The Discriminating Thought-Police Commander Mak Chishty

MakChishty1984

“It is intolerable to us that an erroneous thought should exist anywhere in the world, however secret and powerless it may be”.

Orwell, Nineteen-Eighty Four, p.205

What a pickle our Scotland Yard Commander Mak Chishty has gotten himself into it.  For a person who has a degree in law from the former polytechnic Birmingham City University, and for a person who declares that “I think everybody deserves fair and equal human rights”, the implications of his recent statements have not dawned on the poor man. In fact, he still remains adamant that his words are unproblematic.

Before I put forth my analysis of the delirious situation, it is worth clarifying Chishty’s initial statements.  He did not say that people who do not drink alcohol or shop at Marks and Spencer’s or wear “Western clothing” are on the path to radicalisation. Rather his focus is on the adoption of such a lifestyle which may suggest that persons are being radicalised.  As the Guardian reports,

“Chishty said… radicalisation… could be shown by subtle changes in behaviour, such as shunning certain shops, citing the example of Marks & Spencer… Chishty said friends and family of youngsters should be intervening much earlier, watching out for subtle, unexplained changes, which could also include sudden negative attitudes towards alcohol, social occasions and western clothing. They should challenge and understand what caused such changes in behaviour, the police commander said, and seek help, if needs be from the police, if they are worried.”

The change in behaviour is what attracts the invasive measures Chishty suggests.  These measures are as follows:

“Chishty said there was now a need for “a move into the private space” of Muslims to spot views that could show the beginning of radicalisation far earlier… Questions should be asked, he said, if someone stops shopping at Marks & Spencer or starts voicing criticism.”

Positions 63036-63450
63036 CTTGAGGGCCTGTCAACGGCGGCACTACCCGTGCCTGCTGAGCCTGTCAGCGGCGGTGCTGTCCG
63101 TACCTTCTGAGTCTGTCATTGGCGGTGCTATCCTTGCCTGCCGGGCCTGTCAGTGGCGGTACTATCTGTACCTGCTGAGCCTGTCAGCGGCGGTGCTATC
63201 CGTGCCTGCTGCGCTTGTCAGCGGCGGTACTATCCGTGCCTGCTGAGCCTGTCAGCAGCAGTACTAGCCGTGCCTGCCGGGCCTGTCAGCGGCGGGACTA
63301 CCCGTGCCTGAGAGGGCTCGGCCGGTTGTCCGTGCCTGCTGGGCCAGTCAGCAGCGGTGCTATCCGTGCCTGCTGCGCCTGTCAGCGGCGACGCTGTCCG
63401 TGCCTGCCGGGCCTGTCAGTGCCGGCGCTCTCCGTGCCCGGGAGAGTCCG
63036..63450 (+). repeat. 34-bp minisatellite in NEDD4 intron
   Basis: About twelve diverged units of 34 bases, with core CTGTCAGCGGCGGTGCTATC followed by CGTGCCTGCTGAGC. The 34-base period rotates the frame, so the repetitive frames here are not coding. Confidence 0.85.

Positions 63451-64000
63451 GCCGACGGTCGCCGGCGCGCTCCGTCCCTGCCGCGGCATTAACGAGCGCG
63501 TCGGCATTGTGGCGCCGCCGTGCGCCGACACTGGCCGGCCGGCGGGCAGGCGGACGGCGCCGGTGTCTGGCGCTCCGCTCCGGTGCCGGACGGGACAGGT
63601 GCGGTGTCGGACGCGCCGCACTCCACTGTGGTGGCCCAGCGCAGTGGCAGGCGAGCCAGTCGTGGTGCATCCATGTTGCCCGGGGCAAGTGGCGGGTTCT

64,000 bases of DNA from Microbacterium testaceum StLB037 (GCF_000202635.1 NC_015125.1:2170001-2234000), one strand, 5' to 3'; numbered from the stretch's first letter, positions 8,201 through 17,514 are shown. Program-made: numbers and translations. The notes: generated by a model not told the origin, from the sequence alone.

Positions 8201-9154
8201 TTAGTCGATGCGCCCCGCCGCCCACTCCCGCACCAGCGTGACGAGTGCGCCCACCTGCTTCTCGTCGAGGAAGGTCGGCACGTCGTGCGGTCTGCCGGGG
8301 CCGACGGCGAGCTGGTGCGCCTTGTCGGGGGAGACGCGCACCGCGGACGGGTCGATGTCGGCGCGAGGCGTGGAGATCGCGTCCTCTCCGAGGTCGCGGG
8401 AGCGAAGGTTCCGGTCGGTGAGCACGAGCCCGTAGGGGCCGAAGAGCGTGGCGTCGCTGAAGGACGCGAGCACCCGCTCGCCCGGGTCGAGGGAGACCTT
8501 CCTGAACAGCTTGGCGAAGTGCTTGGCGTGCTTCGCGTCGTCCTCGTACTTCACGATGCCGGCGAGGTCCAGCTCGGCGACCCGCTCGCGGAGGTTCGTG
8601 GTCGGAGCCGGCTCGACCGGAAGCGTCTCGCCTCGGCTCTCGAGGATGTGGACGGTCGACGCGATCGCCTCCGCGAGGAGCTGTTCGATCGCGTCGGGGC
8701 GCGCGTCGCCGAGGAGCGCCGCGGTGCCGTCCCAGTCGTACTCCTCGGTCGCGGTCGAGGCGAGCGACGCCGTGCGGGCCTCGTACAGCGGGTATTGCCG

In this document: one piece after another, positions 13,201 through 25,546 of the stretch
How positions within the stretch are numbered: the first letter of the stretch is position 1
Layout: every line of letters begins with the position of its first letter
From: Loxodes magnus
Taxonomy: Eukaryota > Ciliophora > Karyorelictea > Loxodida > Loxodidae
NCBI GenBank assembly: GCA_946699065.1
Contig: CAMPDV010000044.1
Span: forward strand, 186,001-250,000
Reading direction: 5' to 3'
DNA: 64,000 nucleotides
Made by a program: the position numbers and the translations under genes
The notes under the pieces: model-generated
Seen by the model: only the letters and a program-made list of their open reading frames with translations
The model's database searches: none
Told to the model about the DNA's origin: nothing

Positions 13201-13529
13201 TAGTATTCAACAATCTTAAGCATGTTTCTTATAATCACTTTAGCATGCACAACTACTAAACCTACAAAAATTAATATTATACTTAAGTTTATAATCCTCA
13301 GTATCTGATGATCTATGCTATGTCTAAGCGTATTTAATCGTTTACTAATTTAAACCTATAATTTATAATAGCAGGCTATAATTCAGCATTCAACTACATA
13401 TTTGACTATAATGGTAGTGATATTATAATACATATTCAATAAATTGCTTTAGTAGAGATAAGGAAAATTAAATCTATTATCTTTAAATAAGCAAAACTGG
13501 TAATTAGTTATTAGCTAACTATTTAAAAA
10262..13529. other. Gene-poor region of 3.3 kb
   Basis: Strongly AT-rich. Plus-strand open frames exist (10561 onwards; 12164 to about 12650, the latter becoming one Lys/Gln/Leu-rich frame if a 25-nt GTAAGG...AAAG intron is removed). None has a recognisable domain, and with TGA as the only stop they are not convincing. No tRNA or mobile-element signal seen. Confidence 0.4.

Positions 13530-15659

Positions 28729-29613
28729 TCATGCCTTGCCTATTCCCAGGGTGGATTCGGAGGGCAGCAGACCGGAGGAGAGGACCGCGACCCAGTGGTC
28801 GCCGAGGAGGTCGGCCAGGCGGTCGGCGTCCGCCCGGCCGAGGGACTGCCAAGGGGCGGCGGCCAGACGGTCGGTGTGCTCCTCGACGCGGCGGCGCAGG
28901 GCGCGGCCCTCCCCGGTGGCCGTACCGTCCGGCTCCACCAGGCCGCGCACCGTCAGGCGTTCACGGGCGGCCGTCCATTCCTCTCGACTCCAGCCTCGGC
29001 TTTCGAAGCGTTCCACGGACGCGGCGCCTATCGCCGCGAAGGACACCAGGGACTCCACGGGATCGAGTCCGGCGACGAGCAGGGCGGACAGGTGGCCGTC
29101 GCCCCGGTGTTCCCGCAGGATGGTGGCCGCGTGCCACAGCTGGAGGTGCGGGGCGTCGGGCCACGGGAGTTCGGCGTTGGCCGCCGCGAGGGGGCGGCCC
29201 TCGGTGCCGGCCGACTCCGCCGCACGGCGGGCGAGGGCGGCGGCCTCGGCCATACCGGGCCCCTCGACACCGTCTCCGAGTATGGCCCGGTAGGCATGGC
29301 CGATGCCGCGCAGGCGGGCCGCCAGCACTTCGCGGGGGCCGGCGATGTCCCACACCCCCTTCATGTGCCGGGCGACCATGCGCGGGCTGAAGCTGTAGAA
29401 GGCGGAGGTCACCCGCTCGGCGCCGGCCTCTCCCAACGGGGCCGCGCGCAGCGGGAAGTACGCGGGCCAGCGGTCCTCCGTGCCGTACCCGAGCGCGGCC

In his latest interview with the International Business Times, he states that he does not want the police to move into the private sphere, but rather the parents to increase their monitoring. In what has become a habit of those merged with the establishment, he wants the “Muslim community to do more about it”.

Now that the clarification has been made, we can now comment on the outrageousness of his new demands of the Muslim community.

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Boris Johnson and the Normalisation of Xenophobia

Xenophobia

Napoleon once said that there are only two factors which unite men: fear and self-interest

In an interview with the Standard and returning from his tour from Malaysia, Boris Johnson seemed to present a slightly moderate demeanour to the discourse on immigration. But as they say the devil is in the detail. Britain should have a welcoming policy towards working migrants he suggested, but it is part of human nature to be xenophobic and that those who were afraid of foreigners were “not bad people”.

Without getting into a debate as to whether xenophobia is intrinsically innate, it is well established that the usual motivators for xenophobia are among other things economic distress, increased nationalism and nativism, and of course pressures related to immigration. These are external factors, not innate ones,[1] incidentally which are in the control of the present government. Furthermore, xenophobia is a tendency which can be very easily triggered.

The attempt at normalising xenophobia (xenophobes are not “bad people”) glosses over the seriousness of the phenomenon itself. Xenophobia is “bad”. To understand the gravity of normalising xenophobia, one needs to grasp the potentially violent manifestation of it.

Xenophobia is a phenomenon which involves prejudicial treatment experienced by the “alien”.  It is an irrational fear in the context of people who are different in some way. In the present British context, the manifestation of this irrational fear towards the Muslim minority has become most acute. With reports of increased attacks on Muslims (in particular Muslim women), the discriminatory targeting through government officials and organs, coupled with research which highlights the Muslim minority as the most discriminated when it comes to job opportunities, it would be no exaggeration to say that xenophobia, epistemologically irrational and inherently, usefully deflective of “real issues” (corporate tax havens, government corruption/cover-ups, poverty), is most visible in the experiences of the Muslim minority of Britain.

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